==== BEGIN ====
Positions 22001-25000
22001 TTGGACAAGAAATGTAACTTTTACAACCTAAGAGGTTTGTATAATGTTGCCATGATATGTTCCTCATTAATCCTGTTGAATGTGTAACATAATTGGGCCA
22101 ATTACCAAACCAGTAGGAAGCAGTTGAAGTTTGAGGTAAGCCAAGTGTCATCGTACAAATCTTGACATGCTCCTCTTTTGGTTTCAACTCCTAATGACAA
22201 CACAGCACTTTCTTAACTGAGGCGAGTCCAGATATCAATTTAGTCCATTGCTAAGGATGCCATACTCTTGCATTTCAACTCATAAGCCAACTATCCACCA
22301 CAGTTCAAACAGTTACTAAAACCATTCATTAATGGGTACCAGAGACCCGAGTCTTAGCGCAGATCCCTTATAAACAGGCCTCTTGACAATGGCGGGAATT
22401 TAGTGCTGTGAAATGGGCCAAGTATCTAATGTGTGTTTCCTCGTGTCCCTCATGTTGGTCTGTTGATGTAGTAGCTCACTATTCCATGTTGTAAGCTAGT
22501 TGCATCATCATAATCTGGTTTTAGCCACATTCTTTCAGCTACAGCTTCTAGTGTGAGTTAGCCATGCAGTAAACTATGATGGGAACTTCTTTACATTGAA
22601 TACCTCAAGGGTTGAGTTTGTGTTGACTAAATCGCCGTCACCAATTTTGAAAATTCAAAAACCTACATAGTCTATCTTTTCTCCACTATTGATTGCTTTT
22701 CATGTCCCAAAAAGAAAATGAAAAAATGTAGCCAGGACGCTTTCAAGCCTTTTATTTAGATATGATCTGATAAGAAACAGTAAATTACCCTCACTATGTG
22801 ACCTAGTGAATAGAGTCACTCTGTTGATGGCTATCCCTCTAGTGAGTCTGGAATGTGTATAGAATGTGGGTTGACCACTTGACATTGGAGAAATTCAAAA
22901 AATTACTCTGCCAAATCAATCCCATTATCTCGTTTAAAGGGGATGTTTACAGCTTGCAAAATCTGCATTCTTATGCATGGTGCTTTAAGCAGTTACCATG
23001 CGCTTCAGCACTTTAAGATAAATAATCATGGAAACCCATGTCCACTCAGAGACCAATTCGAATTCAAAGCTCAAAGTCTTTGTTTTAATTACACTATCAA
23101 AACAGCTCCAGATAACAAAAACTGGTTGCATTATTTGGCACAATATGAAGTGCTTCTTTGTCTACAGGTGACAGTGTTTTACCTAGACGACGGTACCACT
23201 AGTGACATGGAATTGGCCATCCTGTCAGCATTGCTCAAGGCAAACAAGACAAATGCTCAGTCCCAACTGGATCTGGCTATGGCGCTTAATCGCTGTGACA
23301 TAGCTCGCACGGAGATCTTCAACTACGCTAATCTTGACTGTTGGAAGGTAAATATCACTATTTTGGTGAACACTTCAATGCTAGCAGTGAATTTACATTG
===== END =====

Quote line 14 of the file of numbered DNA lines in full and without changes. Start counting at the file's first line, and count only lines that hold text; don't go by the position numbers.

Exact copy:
23201 AGTGACATGGAATTGGCCATCCTGTCAGCATTGCTCAAGGCAAACAAGACAAATGCTCAGTCCCAACTGGATCTGGCTATGGCGCTTAATCGCTGTGACA